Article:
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Buyers and vendors disappointed as stray sheep triggers auction mart closure

Gisburn auction mart in Lancashire was forced to cancel its regular Saturday sale (May 5) as a result of an investigation by the county’s Trading Standards and the Animal and Plant Health Agency.

A single ewe and its lamb were reported to be grazing a field opposite the market where effluent from the previous Thursday’s primestock and dairy sale had been applied by sprinkler system.

 

Richard Turner, principal of Richard Turner and Son, auctioneers and secretaries to the market, explained it was a condition of the market’s operating licence that the designated fields should not be grazed for 28 days after manure or dirty water application.

 

Mr Turner said: “Market staff had checked the field before turning on the sprinkler system and not seen any livestock. However, on Thursday evening we understand Trading Standards, who had not been in the market that day, reported evidence of the sheep in the field.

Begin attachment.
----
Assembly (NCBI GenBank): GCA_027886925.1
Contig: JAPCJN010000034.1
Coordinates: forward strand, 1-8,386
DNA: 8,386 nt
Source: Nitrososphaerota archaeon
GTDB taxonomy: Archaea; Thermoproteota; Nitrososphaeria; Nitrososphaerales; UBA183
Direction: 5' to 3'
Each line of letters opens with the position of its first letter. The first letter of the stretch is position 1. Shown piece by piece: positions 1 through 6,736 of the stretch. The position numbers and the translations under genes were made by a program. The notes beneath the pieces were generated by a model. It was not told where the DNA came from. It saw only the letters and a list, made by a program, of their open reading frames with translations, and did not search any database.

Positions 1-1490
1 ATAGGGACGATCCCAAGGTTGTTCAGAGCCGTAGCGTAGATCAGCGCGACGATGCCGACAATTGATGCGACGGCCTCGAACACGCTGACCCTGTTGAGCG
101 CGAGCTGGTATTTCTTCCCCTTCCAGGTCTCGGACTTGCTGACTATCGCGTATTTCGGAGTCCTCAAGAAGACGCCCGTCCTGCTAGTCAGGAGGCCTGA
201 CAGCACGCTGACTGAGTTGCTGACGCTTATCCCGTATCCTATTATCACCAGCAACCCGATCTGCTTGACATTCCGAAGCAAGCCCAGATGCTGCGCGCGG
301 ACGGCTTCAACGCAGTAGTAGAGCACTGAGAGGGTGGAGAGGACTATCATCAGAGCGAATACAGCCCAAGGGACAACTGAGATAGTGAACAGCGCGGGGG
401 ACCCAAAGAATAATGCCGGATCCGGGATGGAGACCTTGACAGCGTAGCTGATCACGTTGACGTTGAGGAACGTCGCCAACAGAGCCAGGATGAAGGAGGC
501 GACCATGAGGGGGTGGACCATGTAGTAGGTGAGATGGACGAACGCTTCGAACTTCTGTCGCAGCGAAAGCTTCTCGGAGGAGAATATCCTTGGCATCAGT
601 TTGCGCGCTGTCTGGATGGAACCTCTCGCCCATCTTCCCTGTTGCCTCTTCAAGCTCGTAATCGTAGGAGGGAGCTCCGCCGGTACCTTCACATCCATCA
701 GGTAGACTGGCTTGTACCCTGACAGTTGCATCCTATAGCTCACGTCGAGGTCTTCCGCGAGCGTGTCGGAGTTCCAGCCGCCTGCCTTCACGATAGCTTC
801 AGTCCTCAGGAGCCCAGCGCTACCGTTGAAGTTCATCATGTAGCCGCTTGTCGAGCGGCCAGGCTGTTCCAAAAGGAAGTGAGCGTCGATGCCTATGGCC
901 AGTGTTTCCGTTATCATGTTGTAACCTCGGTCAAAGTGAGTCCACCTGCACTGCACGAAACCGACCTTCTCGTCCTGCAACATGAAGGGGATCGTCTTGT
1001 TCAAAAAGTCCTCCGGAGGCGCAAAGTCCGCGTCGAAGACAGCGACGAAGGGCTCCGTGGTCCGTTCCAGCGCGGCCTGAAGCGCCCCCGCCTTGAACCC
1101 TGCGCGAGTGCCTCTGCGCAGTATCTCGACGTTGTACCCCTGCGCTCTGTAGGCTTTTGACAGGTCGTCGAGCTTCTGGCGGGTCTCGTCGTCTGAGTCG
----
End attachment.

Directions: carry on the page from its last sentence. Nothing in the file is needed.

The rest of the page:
“On Friday we investigated and it was apparent the ewe and lamb had found a gap in the adjoining dairy farm’s boundary fence.

 

"They are now detained on that field for 28 days until any risk of contamination has disappeared, and the market licence was revoked by the Animal and Plant Health Agency on Friday afternoon. I should point out the field is on the opposite side of the busy A59 to the market and has a separate holding number.”

 

Market staff had to telephone more than 300 disappointed buyers and vendors on Friday (May 4) and Gisburn auction lost thousands of pounds worth of business.


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Mr Turner added: “Thanks to the vigilance of Trading Standards, they protect their own jobs, while market staff and hundreds of customers lose an important day’s trading for the sake of one ewe and lamb detained in a field full of well grown grass for 28 days."

 

The market was hopeful of having the operating licence back in place, after inspection, for Thursday’s sale (May 10).

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